Later in the movie, the line is repeated by Kelly McGillis, who plays the female lead. There’s been a lot of sexual tension between her and Maverick, played by Tom Cruise. He’s been pursuing her. And when she’s finally ready to be intimate with him, she says, “Take me to bed or lose me forever.” Making the same line work double duty is writing brilliance. (Spoiler ahead…) When Goose is killed, the line then takes on a new meaning, becoming emotionally laden, a reminder of the happiness all of the characters once had.

Dialogue is perhaps the greatest tool at a writer’s disposal. The choice of words, syntax, even subtext changes meaning and breathes life into characters. “Let’s make love tonight” causes a different emotional reaction than, “Wanna fuck, baby?” And yes, our hero can say either of those things and still be heroic. It just depends on the context surrounding them.

Keep It Between the Characters

Remember that romance readers expect to make an emotional investment in your characters. Rather than the heroine learning about the hero’s unborn baby from his sister, why not let him reveal the information to her? Let your reader watch his hand shake as he picks up a picture of his deceased bride, see his unshed tears, the lump in his throat, his ashen color, the starkness in his eyes. Allow us to ache with her as she touches his wrist. Make us hurt as his voice is thick with unshed emotion. Force us to be as emotionally invested as the heroine is. And when she hugs him, what happens then? Does compassion flare into passion? Or is it something even more potentially dangerous to the heroine, a softening of her resistance to him?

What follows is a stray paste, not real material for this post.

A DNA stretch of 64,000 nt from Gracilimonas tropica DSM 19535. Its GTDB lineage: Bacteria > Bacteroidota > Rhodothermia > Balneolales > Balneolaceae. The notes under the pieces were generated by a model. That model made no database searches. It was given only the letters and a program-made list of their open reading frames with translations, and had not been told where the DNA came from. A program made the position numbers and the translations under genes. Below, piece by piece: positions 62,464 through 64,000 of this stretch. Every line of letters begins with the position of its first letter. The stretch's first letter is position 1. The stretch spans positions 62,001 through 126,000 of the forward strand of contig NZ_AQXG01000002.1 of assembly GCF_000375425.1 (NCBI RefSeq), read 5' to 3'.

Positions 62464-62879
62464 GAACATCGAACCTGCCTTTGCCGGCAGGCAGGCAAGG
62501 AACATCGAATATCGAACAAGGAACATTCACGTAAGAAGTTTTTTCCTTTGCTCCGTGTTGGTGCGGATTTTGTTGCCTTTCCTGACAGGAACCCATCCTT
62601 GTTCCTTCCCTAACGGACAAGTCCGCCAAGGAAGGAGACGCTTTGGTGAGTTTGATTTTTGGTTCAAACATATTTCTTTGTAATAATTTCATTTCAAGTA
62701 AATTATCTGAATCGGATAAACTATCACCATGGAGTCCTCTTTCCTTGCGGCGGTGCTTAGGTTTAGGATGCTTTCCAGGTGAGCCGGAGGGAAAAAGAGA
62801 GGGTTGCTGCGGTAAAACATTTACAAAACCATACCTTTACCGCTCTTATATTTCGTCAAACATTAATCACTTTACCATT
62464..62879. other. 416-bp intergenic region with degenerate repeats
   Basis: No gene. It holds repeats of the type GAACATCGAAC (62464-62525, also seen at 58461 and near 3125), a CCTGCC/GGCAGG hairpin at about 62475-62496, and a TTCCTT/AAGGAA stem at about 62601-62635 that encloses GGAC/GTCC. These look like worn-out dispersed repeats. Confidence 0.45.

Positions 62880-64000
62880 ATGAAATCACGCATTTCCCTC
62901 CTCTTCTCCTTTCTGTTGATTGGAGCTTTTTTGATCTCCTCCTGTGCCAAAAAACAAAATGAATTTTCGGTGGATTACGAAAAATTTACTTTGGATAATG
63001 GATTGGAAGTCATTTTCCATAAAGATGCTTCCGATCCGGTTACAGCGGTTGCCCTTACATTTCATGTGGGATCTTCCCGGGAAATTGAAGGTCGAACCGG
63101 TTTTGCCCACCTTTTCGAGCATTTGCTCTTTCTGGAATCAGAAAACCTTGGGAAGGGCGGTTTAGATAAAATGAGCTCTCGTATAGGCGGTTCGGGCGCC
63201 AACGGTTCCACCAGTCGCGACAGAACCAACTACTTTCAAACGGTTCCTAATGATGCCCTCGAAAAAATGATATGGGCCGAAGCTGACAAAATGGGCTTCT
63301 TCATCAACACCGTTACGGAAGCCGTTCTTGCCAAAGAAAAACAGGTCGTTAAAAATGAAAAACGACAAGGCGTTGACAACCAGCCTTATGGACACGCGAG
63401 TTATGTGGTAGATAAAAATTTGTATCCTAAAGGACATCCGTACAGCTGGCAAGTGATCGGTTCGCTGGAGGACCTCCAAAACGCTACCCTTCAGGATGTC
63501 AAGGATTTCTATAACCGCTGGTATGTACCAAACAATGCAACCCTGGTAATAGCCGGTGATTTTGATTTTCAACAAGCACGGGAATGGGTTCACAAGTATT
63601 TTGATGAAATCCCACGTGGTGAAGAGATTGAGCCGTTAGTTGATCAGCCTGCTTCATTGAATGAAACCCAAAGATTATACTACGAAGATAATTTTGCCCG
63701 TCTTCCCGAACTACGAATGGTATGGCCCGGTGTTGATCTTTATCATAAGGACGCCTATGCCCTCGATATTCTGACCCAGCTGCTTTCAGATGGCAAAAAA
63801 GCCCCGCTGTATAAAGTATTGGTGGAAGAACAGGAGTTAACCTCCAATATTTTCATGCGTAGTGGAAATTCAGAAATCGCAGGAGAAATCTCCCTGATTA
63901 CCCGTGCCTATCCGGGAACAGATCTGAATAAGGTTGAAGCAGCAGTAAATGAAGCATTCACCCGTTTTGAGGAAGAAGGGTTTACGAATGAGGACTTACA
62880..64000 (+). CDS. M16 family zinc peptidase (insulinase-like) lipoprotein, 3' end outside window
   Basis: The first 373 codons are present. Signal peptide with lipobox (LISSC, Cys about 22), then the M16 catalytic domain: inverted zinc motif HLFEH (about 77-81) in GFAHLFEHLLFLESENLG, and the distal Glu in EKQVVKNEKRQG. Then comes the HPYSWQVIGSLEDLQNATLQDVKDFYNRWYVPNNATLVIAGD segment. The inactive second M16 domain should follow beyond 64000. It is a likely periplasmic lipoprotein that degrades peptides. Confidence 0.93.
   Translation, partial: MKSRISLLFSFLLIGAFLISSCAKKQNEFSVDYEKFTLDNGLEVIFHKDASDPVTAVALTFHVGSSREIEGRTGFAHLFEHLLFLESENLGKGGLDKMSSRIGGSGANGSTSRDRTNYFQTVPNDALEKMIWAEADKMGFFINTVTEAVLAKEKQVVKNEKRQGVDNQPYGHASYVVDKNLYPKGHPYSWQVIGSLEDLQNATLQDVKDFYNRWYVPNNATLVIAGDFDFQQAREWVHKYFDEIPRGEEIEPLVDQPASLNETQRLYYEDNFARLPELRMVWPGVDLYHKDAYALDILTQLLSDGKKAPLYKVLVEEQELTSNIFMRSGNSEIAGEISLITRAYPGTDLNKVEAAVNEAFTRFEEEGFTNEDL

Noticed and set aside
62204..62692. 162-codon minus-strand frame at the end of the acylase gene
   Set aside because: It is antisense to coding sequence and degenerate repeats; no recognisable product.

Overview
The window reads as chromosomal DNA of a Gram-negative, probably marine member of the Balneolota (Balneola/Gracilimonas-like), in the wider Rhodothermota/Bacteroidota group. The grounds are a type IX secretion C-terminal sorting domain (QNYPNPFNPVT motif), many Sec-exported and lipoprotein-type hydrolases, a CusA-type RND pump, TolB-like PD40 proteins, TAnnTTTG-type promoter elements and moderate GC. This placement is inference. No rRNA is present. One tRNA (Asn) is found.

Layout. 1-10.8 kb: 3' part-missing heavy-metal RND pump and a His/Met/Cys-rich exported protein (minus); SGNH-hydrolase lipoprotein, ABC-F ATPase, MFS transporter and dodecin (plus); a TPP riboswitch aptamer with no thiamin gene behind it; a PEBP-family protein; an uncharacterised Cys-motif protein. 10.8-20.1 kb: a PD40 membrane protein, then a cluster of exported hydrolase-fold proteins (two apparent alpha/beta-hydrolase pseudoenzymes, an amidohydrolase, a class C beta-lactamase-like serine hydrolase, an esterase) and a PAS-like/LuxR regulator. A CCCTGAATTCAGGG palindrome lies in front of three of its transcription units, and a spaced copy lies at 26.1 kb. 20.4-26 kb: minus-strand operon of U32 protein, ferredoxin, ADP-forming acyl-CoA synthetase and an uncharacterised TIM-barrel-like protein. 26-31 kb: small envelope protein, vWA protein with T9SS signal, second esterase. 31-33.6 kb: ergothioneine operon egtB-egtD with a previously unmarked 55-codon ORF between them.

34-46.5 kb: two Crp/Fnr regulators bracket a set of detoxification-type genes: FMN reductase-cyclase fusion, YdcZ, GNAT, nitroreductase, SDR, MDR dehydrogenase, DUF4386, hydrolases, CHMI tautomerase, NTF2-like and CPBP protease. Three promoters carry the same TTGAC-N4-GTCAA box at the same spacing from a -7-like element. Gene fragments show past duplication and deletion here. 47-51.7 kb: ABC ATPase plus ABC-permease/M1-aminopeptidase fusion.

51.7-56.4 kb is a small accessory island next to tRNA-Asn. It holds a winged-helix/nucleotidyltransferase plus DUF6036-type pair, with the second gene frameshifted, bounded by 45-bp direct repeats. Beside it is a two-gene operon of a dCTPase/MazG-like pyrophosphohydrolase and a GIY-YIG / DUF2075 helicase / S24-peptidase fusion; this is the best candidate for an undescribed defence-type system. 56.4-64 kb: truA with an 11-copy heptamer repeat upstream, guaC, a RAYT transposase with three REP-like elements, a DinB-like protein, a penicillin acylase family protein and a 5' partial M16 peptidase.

A Final Bit of Advice…

No matter how tempting, don’t phone it in. Writing is damn hard work. It can be tempting to take shortcuts, but in order to have a sustainable writing career, you’ll want to avoid a reliance on contrivances or clichés. Doing some work in the beginning to figure out each character’s goal, motivation and conflict can save you hours of aggravation later.